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Author Topic: PSU Goo / adhesives  (Read 650 times)

Jacques

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PSU Goo / adhesives
« on: May 14, 2024, 10:50:04 AM »


Furthermore I am a bit stuck since I have to find the caps somewhere in Europe and I don't know with which substance I can replace the white goo, since it is needed to protect against mechanical stress, to prevent unwanted movement of caps closer to heat sources, but also to dampen any kind of coil noise. I had to break the hardened goo in some places and a full clean and re-goo later on has to be done once I have the caps sourced and mounted.

I believe the stuff you are after is called Silicone rubber (RTV). Comes in various grades of hardness but most electronic component suppliers stock the stuff.

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ssp3

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Re: PSU Goo / adhesives
« Reply #1 on: May 14, 2024, 11:18:14 AM »

If the PSU is not going on the plane, thain or automobile to get shipped to the other side of the planet, gluing capacitors to the PCB is not necessary.
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robespierre

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Re: PSU Goo / adhesives
« Reply #2 on: May 14, 2024, 07:32:44 PM »

ssp3 above is correct. The Silastic or DowSil is for mechanical reinforcement, to withstand shock or vibration such as during shipment. Do not use any RTV: many silicones cure by releasing acetic acid, which will corrode the power supply.
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aBc

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Re: PSU Goo / adhesives
« Reply #3 on: May 17, 2024, 08:29:10 AM »

If the PSU is not going on the plane, train or automobile to get shipped to the other side of the planet, gluing capacitors to the PCB is not necessary.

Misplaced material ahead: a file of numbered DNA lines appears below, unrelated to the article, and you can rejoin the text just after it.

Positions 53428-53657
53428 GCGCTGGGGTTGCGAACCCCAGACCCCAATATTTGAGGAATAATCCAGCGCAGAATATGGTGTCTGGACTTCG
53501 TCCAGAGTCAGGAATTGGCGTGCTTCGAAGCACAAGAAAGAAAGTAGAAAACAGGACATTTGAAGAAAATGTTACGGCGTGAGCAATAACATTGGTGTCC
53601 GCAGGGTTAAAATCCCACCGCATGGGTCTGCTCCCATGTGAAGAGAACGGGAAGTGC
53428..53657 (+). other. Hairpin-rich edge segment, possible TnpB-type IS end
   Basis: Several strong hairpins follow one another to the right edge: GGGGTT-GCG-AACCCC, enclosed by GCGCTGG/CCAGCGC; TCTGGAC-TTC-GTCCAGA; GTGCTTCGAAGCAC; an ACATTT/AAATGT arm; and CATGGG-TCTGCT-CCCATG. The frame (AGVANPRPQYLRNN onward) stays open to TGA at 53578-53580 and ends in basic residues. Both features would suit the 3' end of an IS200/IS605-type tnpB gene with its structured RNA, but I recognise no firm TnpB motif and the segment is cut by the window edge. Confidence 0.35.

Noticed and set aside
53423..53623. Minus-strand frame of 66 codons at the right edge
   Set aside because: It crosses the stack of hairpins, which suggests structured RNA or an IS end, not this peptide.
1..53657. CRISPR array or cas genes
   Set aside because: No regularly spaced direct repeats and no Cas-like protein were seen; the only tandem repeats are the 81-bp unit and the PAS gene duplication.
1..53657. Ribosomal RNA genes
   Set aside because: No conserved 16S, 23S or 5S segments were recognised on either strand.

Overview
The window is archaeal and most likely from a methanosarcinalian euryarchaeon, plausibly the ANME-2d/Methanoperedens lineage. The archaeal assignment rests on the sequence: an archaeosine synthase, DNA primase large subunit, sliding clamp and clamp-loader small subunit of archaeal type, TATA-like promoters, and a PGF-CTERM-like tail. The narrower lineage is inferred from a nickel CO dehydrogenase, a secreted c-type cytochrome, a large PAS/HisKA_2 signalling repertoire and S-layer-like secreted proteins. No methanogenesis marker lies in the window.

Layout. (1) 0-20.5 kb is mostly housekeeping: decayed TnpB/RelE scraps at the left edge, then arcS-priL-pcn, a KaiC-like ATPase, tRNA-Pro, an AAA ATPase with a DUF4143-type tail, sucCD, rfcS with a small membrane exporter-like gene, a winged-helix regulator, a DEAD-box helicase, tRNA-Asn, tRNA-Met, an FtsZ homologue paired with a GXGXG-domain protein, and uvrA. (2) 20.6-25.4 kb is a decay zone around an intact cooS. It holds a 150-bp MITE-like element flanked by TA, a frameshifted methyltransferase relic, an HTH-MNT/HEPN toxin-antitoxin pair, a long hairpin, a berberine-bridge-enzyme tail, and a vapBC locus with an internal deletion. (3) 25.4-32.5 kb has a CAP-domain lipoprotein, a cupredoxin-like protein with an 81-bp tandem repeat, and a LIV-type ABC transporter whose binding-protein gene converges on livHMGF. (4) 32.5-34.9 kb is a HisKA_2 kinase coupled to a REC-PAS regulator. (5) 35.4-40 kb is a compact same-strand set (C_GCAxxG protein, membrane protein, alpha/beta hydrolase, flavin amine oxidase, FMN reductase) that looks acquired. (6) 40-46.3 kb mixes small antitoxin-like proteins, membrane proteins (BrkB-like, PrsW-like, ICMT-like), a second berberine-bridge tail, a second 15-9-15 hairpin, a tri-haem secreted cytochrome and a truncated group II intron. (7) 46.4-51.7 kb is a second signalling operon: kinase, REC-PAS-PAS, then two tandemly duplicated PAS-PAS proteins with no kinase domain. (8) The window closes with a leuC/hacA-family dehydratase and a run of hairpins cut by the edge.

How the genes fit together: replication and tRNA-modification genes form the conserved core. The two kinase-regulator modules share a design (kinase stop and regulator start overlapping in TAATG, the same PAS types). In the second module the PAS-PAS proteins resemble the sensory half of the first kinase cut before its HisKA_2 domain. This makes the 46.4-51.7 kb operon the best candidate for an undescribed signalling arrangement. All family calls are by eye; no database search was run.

Well perhaps therein, lies the proverbial “rub”. Why not do it anyway?

I’m merely the current caretaker of all Macs that I own. Eventually they’ll all be released “back into the wild” to someone else hopefully. So I use either hot glue from a glue gun or silicone on the clustered group of larger capacitors in the PSUs of MDDs, Quicksilvers, etc. Because eventually these machines may be shipped off to someone else (for the next twenty years of their useful lives). ;)

Previously I did this to reduce any possible effects of harmonic resonance between the larger capacitors (because someone once told me this was why they were originally glopped together in this manner). Now I understand that it’s more to prevent movement or damage. (Because Andy tells me so.) ;D

Quoted below from someone else that has been professionally refurbishing PSUs for now well over ten years. Andy’s definitely the go-to guy for PSUs that I don’t want to refurb myself and I have recommended him to many members here in the past. (All report back with 100% satisfaction.)

The glue is there to prevent components from moving around and getting damaged.  I have seen one or two cases where the glue didn't hold, which allowed one of the large inductors to rub against a heat sink until the insulation on the windings was damaged, creating a short circuit.  I've also seen cases where a heavy part fell off the board.

I've seen both hot melt glue, and silicone used.  I personally use silicone because it sticks more securely, and is more flexible.  Acetic acid isn't a problem for something open to the air like this.  I never seen even the slightest trace or corrosion.


Do not use any RTV: many silicones cure by releasing acetic acid, which will corrode the power supply.

And btw, silicone cures and “gases-off” within 24 hours. So if you’re all that concerend about it, wait a day before reassembly of the PSU to allow any silicone time to cure. And of course, all of this is up to the individual.

And my thanks again to Andy!
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ssp3

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Re: PSU Goo / adhesives